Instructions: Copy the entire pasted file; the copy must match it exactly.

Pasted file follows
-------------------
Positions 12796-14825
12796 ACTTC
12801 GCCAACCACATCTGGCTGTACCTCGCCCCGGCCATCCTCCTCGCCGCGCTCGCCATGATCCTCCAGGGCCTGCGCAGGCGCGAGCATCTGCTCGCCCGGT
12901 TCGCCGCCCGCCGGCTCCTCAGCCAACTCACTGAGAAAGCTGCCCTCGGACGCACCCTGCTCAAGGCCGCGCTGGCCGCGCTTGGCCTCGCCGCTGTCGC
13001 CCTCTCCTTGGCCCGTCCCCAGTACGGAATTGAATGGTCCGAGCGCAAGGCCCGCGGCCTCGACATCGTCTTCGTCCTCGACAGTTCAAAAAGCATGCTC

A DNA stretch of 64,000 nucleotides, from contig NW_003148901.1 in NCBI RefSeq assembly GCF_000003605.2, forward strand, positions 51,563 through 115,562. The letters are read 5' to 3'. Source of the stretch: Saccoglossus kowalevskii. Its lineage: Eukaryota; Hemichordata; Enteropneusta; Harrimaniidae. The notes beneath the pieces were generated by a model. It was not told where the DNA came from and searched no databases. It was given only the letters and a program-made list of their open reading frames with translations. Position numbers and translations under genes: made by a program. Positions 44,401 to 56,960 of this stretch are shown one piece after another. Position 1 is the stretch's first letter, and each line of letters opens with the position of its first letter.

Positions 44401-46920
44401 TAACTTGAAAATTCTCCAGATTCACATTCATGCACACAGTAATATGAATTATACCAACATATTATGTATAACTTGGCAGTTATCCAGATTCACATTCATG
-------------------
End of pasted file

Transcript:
Positions 12796-14825
12796 ACTTC
12801 GCCAACCACATCTGGCTGTACCTCGCCCCGGCCATCCTCCTCGCCGCGCTCGCCATGATCCTCCAGGGCCTGCGCAGGCGCGAGCATCTGCTCGCCCGGT
12901 TCGCCGCCCGCCGGCTCCTCAGCCAACTCACTGAGAAAGCTGCCCTCGGACGCACCCTGCTCAAGGCCGCGCTGGCCGCGCTTGGCCTCGCCGCTGTCGC
13001 CCTCTCCTTGGCCCGTCCCCAGTACGGAATTGAATGGTCCGAGCGCAAGGCCCGCGGCCTCGACATCGTCTTCGTCCTCGACAGTTCAAAAAGCATGCTC

A DNA stretch of 64,000 nucleotides, from contig NW_003148901.1 in NCBI RefSeq assembly GCF_000003605.2, forward strand, positions 51,563 through 115,562. The letters are read 5' to 3'. Source of the stretch: Saccoglossus kowalevskii. Its lineage: Eukaryota; Hemichordata; Enteropneusta; Harrimaniidae. The notes beneath the pieces were generated by a model. It was not told where the DNA came from and searched no databases. It was given only the letters and a program-made list of their open reading frames with translations. Position numbers and translations under genes: made by a program. Positions 44,401 to 56,960 of this stretch are shown one piece after another. Position 1 is the stretch's first letter, and each line of letters opens with the position of its first letter.

Positions 44401-46920
44401 TAACTTGAAAATTCTCCAGATTCACATTCATGCACACAGTAATATGAATTATACCAACATATTATGTATAACTTGGCAGTTATCCAGATTCACATTCATG